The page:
Gotta Get Theroux This : My life and strange times in television
About the book
From much-loved documentary maker Louis Theroux comes a funny, heartfelt and entertaining account of his life and weird times in TV. The Sunday Times Bestseller. 'Honest and soul-searching' - Sunday Express ______________ In 1994 fledgling journalist Louis Theroux was given a one-off gig on Michael Moore's TV Nation, presenting a segment on apocalyptic religious sects. Gawky, socially awkward and totally unqualified, his first reaction to this exciting opportunity was panic. But he'd always been drawn to off-beat characters, so maybe his enthusiasm would carry the day. Or, you know, maybe it wouldn't . . . In Gotta Get Theroux This, Louis takes the reader on a joyous journey from his anxiety-prone childhood to his unexpectedly successful career. Nervously accepting the BBC's offer of his own series, he went on to create an award-winning documentary style that has seen him immersed in the weird worlds of paranoid US militias and secretive pro-wrestlers, get under the skin of celebrities like Max Clifford and Chris Eubank and tackle gang culture in San Quentin prison, all the time wondering whether the same qualities that make him good at documentaries might also make him bad at life. As Louis woos his beautiful wife Nancy and learns how to be a father, he also dares to take on the powerful Church of Scientology. Just as challenging is the revelation that one of his old subjects, Jimmy Savile, was a secret sexual predator, prompting him to question our understanding of how evil takes place. Filled with wry observation and self-deprecating humour, this is Louis at his most insightful and honest best. ______________ 'Funny, engaging' - Sunday Times 'Gripping' - Daily Mail 'Absorbing and surprisingly candid' - Telegraph Magazine
An absorbing and surprisingly candid book . . . Telegraph Magazine
An absorbing and surprisingly candid book . . . * Telegraph Magazine * Gripping * Daily Mail * Engaging, funny * Sunday Times * If you are a fan of Louis Theroux's self-deprecating humour and relaxed broadcasting style, you will enjoy this honest and soul-searching account of his life so far. * Sunday Express *
Louis Theroux Biography
Louis Sebastian Theroux (; born 20 May 1970) is an English-American documentarian, journalist, broadcaster, and author. He has received two British Academy Television Awards and a Royal Television Society Television Award. After graduating from Magdalen College, Oxford, Theroux moved to the United States and worked as a journalist for Metro Silicon Valley and Spy. He moved into television as the presenter of offbeat segments on Michael Moore's TV Nation series and later began to host his own documentaries for the BBC, including Louis Theroux's Weird Weekends, When Louis Met..., and several BBC Two specials.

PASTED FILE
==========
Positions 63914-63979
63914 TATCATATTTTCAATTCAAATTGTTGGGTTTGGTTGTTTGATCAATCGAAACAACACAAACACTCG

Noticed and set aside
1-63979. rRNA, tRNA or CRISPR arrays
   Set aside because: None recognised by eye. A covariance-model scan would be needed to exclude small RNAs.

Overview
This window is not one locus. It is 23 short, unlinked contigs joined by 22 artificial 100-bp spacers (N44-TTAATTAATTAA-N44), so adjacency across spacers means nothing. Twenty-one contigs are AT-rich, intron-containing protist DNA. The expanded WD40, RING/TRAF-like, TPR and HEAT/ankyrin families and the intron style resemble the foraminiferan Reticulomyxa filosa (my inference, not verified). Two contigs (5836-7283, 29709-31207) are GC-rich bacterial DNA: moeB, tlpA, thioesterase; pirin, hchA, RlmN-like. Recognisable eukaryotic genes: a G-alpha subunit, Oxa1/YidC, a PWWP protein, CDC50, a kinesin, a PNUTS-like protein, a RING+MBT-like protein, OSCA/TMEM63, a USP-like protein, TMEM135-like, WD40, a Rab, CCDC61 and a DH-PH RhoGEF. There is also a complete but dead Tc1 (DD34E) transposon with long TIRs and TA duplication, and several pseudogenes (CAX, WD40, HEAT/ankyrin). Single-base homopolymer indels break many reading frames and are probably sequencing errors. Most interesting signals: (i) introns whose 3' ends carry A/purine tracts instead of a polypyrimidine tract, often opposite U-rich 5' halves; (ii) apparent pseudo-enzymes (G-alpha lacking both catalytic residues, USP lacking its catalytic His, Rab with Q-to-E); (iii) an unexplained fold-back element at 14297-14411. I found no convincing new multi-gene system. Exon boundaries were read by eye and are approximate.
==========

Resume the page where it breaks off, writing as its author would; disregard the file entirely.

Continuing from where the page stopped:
Early lifeLouis Sebastian Theroux was born in Singapore on 20 May 1970, the son of English mother Anne (née Castle) and American father Paul Theroux. His father is a noted travel writer and novelist. His paternal grandmother, Anne Dittami, was an Italian-American grammar school teacher, while his paternal grandfather, Albert Eugène Theroux, was a French-Canadian salesman for the American Leather Oak company. Theroux holds dual British and American citizenship. He is the nephew of novelist Alexander Theroux and writer Peter Theroux. His older brother, Marcel, is a writer and television presenter. His cousin, Justin, is an actor and screenwriter.Theroux moved with his family to England when he was one year old, and was raised in the Catford area of London. He went from primary school to Tower House School in East Sheen in 1979 or 1980 and then to Westminster School, a public school within the precincts of Westminster Abbey. There, he befriended comedians Adam Buxton and Joe Cornish, and future Liberal Democrat leader and Deputy Prime Minister Nick Clegg, with whom he travelled to America. He also performed in a number of school theatre productions including Bugsy Malone as Looney Bergonzi, Ritual for Dolls as the Army Officer, and The Splendour Falls as the Minstrel. He read Modern History at Magdalen College, Oxford (1988–1991), graduating with first-class honours.
Early careerTheroux's first employment as a journalist was in the United States with Metro Silicon Valley, an alternative free weekly newspaper in San Jose, California. In 1992, he was hired as a writer for Spy. He also worked as a correspondent on Michael Moore's TV Nation series, for which he provided segments on offbeat cultural subjects, including selling Avon to women in the Amazon Rainforest, the Jerusalem syndrome, and attempts by the Ku Klux Klan to rebrand itself as a civil rights group for white people. When TV Nation ended, Theroux was signed to a development deal by the BBC, through which he developed Louis Theroux's Weird Weekends. He has written for a number of publications, including Hip Hop Connection and The Idler.
Louis Theroux's Weird WeekendsIn Weird Weekends (1998–2000), Theroux followed marginal (mostly American) subcultures such as survivalists, black nationalists, white supremacist ... Read full biography
|Languages:||| English ||
|Edition Statement:||Main Market Ed.|
|Publication date:||July 9, 2020|
|First Publication Date:||None|
|Publication City/Country:||London, United Kingdom|